126210 - Starting, stepping down and stopping medicines Small group meeting
- : Online
This small group meeting with a trained facilitator provides practices with a clinical update and an opportunity for interactive discussion with peers regarding quality use of medicines in their patients, using the prescribing of proton pump inhibitors (PPIs) in the management of gastro-oesophageal reflux disease (GORD) as an example.
This includes discussion about indications for prescribing PPIs and recommendations on using a plan which includes length of treatment, time of review and when to initiate a withdrawal trial in response to patients’ symptoms and consideration to long-term risks. GPs are encouraged to reinforce the role of non-pharmacological management as an adjunct to PPIs for their patients in the management of GORD. Data from the NPS MedicineInsight program will be provided to help GPs and practice staff draw insights from current practice.
Relevance to General Practice
Gastro-oesophageal reflux is common, with 15-20% of Australians experiencing heartburn at least once a week. GORD occurs when patients experience either frequent or severe reflux symptoms, and is managed primarily through a combination of lifestyle modifications and medicines.
Current guidelines for the management of GORD recommend starting treatment on a short-term standard dose PPI (4-8 weeks), followed by regular review to step-down or stop the medicine. However, evidence in Australia suggests the majority of PPIs are being used in the long term and often without appropriate indication. While PPIs are generally a safe class of medicines, there is some emerging evidence of possible rare but serious adverse events that also need to be considered.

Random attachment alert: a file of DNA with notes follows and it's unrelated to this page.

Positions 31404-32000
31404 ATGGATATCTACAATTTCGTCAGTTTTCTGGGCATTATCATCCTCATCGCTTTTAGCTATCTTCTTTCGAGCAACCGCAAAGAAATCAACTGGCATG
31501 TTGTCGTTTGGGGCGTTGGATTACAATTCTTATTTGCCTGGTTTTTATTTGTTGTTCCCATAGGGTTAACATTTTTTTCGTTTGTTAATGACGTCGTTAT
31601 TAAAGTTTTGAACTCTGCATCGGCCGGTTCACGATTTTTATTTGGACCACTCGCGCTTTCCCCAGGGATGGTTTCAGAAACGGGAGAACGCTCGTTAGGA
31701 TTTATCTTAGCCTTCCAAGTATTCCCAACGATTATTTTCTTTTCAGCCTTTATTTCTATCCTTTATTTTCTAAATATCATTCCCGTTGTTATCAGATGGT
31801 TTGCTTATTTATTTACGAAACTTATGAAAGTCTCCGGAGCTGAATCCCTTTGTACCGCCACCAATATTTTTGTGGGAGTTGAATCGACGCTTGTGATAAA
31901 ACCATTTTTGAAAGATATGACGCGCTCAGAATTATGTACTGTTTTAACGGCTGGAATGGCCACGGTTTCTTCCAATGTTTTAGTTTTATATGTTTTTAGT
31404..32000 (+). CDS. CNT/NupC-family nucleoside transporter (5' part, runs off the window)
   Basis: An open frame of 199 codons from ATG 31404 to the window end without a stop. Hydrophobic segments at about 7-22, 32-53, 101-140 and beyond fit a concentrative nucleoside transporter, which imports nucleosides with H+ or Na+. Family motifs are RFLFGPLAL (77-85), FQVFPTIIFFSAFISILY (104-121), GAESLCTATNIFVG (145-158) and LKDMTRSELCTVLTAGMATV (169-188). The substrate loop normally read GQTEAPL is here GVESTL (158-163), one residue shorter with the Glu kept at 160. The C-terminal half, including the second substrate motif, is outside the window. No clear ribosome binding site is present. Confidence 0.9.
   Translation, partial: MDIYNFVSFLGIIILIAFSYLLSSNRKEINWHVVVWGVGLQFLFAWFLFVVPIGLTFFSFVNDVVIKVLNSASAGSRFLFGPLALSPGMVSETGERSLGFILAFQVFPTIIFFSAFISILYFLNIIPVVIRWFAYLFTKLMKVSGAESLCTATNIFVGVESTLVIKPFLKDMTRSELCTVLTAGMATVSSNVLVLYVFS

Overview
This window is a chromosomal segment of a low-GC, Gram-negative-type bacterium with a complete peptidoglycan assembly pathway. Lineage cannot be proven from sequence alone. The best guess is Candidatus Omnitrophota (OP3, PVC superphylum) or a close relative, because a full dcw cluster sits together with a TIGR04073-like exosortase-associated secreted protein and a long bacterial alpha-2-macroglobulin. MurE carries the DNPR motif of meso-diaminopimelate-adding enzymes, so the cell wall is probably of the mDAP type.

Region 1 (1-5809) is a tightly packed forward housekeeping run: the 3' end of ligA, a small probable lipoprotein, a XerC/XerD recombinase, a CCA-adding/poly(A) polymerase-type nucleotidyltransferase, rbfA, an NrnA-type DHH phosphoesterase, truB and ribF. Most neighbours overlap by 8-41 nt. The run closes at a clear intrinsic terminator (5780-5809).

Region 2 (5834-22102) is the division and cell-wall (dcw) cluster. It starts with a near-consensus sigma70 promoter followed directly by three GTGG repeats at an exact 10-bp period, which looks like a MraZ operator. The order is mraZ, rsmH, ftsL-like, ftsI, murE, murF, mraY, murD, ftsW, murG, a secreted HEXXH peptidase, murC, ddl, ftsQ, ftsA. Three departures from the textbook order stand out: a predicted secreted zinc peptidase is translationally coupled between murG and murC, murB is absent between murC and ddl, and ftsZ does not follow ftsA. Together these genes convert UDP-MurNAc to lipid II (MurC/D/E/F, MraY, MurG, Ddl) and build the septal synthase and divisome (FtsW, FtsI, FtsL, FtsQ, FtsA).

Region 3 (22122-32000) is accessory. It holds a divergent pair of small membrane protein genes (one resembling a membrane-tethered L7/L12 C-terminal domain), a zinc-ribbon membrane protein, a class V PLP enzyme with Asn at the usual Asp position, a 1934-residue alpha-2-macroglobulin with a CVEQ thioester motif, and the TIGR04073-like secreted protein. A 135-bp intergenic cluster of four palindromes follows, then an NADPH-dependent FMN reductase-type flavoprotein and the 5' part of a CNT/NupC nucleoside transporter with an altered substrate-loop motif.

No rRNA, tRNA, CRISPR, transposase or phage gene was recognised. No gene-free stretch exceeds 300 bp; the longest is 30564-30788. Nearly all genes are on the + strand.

This educational visit will address the holistic management of GORD, specifically addressing the recommended use of PPIs, providing guidance on starting, stepping down and stopping treatment, as well as long-term risks.
- Distinguish between what is GORD or not when patients present with reflux symptoms.
- Develop a plan for patients with GORD starting a PPI that considers lifestyle modifications and stepping down or stopping of PPI at review.
- Discuss stepping down or stopping PPIs with patients with GORD who have adequately controlled symptoms.
- Explain the balance of benefits and risks of ongoing PPI treatment for GORD.
- Discuss systems in your practice and prioritise areas for improvement in the management of patients prescribed PPIs for GORD.